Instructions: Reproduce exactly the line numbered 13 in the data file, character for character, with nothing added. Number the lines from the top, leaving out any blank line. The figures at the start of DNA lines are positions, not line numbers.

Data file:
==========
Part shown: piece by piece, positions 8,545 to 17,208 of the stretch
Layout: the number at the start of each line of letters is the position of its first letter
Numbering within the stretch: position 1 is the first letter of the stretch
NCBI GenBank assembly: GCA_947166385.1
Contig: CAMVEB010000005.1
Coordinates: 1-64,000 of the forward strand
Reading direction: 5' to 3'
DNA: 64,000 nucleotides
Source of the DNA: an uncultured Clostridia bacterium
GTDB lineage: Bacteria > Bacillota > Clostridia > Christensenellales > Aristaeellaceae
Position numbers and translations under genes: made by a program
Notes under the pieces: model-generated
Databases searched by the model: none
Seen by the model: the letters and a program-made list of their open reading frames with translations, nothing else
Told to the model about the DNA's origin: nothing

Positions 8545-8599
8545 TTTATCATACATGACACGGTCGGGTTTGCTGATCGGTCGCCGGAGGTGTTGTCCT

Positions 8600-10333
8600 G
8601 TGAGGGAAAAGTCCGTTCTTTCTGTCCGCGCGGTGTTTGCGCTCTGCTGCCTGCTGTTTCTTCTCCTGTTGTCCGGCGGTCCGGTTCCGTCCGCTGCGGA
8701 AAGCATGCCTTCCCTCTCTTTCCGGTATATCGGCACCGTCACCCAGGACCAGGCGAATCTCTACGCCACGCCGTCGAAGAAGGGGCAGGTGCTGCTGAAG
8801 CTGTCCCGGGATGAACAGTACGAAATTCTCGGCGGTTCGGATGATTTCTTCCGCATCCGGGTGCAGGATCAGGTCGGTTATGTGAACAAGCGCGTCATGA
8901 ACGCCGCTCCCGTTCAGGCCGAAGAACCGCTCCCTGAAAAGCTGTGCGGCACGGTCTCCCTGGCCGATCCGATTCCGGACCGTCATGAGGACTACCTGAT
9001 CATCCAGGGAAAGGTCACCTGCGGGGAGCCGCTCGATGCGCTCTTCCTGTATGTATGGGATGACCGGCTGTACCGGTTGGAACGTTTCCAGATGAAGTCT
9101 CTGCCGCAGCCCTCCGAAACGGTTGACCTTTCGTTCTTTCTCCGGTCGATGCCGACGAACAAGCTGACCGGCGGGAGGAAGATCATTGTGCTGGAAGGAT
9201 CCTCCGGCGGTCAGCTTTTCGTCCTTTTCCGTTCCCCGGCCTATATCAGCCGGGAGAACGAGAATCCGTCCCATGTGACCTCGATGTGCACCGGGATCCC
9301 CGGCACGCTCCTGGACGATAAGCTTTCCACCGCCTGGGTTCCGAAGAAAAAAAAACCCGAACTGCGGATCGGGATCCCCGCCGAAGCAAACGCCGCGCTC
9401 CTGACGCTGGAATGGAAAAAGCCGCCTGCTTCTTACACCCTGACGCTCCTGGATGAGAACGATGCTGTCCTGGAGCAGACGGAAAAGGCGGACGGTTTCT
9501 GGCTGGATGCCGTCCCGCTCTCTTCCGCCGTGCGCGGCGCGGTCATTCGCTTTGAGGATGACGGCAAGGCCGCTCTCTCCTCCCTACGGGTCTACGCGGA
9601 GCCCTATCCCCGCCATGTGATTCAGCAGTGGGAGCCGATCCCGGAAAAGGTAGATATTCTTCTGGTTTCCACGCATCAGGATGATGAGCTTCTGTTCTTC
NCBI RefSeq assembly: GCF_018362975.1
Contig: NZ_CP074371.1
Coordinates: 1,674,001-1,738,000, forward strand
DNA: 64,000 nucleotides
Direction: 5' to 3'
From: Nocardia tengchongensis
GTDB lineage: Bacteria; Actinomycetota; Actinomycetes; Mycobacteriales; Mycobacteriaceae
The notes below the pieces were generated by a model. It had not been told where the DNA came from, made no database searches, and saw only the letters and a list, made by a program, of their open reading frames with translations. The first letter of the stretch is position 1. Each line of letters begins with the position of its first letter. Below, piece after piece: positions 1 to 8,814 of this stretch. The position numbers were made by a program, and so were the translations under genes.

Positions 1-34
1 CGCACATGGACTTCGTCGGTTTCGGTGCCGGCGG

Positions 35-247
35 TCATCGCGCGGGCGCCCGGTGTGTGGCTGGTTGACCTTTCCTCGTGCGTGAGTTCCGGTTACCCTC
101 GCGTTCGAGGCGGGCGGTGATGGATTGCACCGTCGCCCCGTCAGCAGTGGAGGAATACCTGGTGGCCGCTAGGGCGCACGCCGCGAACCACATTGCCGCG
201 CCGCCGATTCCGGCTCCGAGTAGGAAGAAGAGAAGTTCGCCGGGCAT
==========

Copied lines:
Databases searched by the model: none